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What You Should Know Before Getting Your First Credit Card

Bill Hardekopf

Obtaining your first credit card can be a daunting task. After all, there are hundreds of credit cards on the market, as well as countless horror stories about misusing them. If you are taking the initial step to apply for a card, you should know what you're getting into so you can guard against rookie mistakes.

Four Things to Know Before You Open a Credit Card Account

You should have at least a basic understanding of how credit cards work before you apply for one. Key concepts include:

-- Borrowing money with credit cards.

-- How interest applies.

-- Credit card terms and conditions.

-- Applying for a card.

[Read: Best Starter Credit Cards.]

Borrowing money with credit cards. Although they are similar in appearance, a debit card is quite different from a credit card. When you make a purchase with a debit card, the money is coming directly from your checking account and you're not borrowing any money. If you don't have the adequate funds in your account, your debit card transaction will be denied.

But when you make a transaction with a credit card, you are using the bank's money, not your own. The bank is taking a risk that you will repay the balance because, unless you're using a secured credit card, you don't have to put up any collateral to get the loan. It's not like secured loans for your house or car, where your property can be repossessed for nonpayment.

If you don't pay back the balance on your credit card, the bank can't repossess your purchases. So the loan that a credit card issuer makes is a much greater risk than a secured loan. That is why credit cards usually have a much higher interest rate than secured loans.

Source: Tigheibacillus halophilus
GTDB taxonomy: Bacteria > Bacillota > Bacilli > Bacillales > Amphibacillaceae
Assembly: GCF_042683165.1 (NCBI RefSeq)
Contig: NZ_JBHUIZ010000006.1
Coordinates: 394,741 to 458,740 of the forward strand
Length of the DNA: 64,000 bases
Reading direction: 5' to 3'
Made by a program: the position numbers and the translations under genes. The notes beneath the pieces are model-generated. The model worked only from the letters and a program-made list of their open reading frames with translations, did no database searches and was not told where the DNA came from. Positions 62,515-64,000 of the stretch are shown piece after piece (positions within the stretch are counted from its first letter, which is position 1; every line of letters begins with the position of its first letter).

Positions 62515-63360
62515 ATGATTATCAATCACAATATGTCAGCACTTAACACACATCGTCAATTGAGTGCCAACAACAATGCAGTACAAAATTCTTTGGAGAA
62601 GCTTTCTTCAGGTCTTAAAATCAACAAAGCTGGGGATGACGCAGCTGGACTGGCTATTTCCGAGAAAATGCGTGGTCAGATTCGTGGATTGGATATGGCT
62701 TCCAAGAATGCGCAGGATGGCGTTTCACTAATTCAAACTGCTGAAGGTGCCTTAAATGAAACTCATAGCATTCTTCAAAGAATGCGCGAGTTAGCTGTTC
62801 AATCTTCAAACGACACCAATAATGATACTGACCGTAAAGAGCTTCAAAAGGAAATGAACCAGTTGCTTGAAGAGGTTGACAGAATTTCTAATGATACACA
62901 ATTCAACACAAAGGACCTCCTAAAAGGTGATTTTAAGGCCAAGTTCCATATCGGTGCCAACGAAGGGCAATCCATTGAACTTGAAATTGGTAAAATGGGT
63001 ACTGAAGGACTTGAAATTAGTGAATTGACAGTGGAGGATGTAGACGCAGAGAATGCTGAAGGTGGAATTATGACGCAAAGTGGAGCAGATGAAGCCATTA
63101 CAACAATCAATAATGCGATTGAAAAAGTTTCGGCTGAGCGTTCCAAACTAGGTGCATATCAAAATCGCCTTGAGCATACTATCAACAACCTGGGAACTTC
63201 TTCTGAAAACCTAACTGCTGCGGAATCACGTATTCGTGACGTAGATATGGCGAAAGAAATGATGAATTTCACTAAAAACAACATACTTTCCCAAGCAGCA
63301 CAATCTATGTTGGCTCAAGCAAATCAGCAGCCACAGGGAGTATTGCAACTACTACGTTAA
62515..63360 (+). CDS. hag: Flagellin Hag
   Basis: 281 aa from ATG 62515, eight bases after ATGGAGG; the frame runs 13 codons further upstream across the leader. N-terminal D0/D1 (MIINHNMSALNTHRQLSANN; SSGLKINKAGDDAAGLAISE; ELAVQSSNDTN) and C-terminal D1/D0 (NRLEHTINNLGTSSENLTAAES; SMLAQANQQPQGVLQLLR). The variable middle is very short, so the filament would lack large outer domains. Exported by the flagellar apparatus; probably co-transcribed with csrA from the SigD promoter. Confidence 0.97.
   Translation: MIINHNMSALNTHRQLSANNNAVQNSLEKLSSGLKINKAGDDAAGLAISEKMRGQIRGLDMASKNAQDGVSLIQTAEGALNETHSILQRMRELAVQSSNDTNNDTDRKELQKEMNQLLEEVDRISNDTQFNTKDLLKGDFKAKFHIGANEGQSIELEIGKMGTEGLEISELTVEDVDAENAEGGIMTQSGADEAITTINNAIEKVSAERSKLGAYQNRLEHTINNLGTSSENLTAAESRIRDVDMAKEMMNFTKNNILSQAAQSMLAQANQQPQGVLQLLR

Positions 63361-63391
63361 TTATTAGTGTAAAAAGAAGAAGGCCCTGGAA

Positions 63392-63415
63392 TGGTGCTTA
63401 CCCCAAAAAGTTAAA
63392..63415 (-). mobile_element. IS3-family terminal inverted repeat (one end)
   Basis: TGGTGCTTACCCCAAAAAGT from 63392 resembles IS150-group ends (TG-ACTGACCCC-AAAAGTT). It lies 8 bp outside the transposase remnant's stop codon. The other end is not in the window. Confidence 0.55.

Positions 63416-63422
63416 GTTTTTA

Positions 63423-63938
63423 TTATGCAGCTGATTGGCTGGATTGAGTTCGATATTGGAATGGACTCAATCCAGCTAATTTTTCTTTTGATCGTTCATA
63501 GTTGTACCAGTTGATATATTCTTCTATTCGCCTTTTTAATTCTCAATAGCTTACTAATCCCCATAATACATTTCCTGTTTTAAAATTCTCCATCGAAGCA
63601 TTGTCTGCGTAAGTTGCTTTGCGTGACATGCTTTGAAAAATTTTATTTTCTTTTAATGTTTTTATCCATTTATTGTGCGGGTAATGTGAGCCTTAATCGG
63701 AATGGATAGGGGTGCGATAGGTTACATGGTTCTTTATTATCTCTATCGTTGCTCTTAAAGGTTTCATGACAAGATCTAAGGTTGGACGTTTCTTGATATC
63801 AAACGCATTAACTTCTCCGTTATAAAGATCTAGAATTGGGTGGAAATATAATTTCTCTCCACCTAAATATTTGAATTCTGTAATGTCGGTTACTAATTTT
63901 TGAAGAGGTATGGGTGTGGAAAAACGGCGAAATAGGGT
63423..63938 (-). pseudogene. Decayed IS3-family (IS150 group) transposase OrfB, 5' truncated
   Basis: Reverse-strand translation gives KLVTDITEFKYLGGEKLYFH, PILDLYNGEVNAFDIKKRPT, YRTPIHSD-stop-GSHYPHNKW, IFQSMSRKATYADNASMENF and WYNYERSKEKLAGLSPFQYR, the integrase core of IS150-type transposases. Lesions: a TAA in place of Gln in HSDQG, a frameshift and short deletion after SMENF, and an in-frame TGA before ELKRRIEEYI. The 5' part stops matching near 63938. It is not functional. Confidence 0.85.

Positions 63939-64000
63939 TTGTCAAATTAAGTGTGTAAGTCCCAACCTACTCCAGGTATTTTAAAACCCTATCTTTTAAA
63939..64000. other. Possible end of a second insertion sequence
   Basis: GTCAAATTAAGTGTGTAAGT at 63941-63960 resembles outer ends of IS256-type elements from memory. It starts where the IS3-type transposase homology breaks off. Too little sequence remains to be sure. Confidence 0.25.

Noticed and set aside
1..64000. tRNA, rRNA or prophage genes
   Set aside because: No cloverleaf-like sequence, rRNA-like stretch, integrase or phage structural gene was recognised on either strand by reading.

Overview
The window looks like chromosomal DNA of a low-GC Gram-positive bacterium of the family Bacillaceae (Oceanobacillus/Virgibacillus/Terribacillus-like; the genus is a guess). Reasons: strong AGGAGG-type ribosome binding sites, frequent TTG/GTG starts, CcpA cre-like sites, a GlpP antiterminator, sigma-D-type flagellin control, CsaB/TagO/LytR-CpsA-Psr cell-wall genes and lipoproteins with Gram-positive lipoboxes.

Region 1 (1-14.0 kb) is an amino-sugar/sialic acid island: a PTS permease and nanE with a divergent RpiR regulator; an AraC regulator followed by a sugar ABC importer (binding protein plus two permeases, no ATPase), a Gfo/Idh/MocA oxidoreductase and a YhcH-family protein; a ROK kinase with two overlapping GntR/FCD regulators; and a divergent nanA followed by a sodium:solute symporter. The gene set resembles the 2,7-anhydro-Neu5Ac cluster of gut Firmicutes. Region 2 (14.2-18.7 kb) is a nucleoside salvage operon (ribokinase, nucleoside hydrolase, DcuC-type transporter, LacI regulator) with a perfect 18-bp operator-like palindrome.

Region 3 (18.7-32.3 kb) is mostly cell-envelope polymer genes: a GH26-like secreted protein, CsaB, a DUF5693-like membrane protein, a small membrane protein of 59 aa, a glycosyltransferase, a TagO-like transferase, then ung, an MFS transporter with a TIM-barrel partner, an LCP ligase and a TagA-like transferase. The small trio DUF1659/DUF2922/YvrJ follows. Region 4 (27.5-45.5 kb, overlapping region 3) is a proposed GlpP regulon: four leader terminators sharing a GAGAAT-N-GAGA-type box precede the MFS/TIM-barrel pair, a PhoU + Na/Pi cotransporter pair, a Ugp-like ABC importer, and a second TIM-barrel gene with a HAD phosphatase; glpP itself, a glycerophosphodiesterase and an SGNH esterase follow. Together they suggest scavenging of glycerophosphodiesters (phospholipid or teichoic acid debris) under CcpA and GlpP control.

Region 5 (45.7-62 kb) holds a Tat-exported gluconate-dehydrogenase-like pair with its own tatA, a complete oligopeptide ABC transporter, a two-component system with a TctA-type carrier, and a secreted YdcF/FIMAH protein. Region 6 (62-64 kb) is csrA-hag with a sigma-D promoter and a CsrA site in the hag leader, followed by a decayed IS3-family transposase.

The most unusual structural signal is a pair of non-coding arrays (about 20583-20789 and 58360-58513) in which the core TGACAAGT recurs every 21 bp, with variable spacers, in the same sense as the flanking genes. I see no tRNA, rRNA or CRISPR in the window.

How interest applies. If you repay your credit card balance in full and on time each month, you will essentially be using the bank's money for free since you will not incur any interest charges. However, if you carry a balance from one month to the next, you will be charged interest on the balance according to your card's annual percentage rate. Typically, credit cards have an average APR of 17 to 24 percent, according to U.S. News data.

Credit card terms and conditions. When applying for a credit card, take time to read the fine print in the terms and conditions.

"It's important to read these terms," says Erik Paquet, editor-in-chief of AwardWallet, which helps consumers track their loyalty points and miles. "A credit card agreement is a contract and like any contract, it is binding. It will spell out everything you as a cardholder are responsible for in this relationship."

The terms and conditions contain important information you agree to when you use the card, not just the promotional copy that sounds so inviting. You will find information about the card's APR range, its applicable fees, how rewards work and other details surrounding cardholder benefits.